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Changes from pasture to a native tree plantation affect soil organic matter in a tropical soil, Panamá

Moore, Tim R., Abraham, Muriel, Kalácska, Margaret, Murphy, Meaghan T., Potvin, Catherine
Plant and soil 2018 v.425 no.1-2 pp. 133-143
C3 plants, biomass, ecosystems, forests, organic carbon, pastures, plantations, soil analysis, soil organic matter, stable isotopes, trees, tropical soils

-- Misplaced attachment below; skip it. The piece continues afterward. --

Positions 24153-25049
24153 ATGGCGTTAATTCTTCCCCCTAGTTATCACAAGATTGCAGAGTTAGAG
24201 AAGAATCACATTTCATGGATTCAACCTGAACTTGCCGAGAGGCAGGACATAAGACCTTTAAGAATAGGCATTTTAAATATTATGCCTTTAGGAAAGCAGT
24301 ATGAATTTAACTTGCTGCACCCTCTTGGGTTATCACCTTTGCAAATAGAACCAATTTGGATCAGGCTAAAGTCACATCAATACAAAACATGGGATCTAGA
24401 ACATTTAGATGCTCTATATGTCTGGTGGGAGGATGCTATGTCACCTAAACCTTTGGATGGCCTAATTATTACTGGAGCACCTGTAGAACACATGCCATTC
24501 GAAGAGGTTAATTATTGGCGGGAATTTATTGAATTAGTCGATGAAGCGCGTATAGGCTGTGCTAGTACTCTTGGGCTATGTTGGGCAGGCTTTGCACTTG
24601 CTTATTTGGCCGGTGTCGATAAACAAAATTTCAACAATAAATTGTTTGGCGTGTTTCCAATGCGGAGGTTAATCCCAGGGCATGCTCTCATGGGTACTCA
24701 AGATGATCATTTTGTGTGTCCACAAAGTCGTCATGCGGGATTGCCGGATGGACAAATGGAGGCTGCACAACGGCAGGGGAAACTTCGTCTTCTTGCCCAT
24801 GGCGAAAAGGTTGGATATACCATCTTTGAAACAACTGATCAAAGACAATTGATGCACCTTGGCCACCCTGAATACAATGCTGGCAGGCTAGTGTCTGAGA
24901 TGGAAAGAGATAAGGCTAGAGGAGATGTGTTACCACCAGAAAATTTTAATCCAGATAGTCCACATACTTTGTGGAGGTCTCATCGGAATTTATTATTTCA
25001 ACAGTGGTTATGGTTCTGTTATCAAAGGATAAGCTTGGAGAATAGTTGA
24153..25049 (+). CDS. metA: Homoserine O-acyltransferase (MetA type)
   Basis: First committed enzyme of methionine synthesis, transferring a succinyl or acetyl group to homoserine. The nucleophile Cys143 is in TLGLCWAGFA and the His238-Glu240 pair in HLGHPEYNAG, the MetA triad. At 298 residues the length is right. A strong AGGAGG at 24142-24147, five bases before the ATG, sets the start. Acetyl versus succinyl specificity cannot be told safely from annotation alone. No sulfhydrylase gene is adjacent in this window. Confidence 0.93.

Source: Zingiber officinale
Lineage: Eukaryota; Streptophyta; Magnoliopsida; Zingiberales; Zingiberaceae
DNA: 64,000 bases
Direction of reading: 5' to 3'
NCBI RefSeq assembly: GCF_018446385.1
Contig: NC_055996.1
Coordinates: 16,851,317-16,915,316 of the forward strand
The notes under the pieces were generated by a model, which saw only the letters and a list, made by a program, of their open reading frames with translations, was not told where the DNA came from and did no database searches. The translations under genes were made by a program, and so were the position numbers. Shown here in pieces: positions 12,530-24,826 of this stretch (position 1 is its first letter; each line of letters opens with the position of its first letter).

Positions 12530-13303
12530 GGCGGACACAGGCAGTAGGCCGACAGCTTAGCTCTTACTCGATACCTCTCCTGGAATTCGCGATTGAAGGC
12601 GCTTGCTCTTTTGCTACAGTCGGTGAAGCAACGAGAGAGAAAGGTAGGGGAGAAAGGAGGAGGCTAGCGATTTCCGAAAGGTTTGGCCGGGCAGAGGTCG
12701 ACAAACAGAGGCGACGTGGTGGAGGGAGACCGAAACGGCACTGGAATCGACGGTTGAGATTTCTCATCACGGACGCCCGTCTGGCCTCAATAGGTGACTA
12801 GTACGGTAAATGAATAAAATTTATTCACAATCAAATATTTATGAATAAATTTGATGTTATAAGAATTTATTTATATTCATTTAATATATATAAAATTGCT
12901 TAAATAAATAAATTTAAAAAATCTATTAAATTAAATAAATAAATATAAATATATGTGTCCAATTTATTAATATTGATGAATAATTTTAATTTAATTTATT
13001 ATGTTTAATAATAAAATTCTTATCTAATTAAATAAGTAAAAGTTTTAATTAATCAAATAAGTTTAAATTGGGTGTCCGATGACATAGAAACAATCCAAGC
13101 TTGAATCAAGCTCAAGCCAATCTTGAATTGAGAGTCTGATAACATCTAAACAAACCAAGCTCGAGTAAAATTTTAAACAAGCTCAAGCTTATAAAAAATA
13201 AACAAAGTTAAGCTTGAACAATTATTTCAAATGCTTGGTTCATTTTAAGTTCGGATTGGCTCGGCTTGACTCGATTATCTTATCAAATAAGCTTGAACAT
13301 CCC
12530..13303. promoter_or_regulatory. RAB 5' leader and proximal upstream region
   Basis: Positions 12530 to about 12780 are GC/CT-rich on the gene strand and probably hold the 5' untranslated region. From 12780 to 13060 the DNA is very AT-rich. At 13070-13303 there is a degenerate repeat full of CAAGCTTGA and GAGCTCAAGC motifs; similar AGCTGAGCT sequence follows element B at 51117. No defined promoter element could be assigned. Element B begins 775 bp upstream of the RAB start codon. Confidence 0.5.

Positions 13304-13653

BACKGROUND AND AIMS: We examined changes in soil organic matter arising from conversion of a 45-year old pasture to a 10 yr. old native tree plantation in Panamá, to evaluate the effect of monoculture and mixtures. METHODS: We intensively sampled the soil 0–10 cm depth in the pasture in 2001 and in 22 plantation plots in 2011, ranging from 5 monocultures to 3- and 6-species treatments; samples were also taken from an undisturbed forest site. Soil analyses included organic carbon (SOC) and δ¹³C. RESULTS: Conversion of the pasture to tree plantation resulted in an overall loss of SOC of 0.6 kg m⁻² (18%) in the top 10 cm, but neither tree species nor diversity had a significant effect. End-member δ¹³C values suggested that the contribution of C₃ plants to SOC was increased from 26% in the pasture to 55% after 10 years of plantation and SOC turnover times were calculated to be 21–36 yr. CONCLUSIONS: The magnitude of the loss in soil SOC is smaller than the increases in tree biomass (~3 kg C m⁻²) and litter (~0.3 kg C m⁻²) in the plantation, but still a significant part of the ecosystem C balance.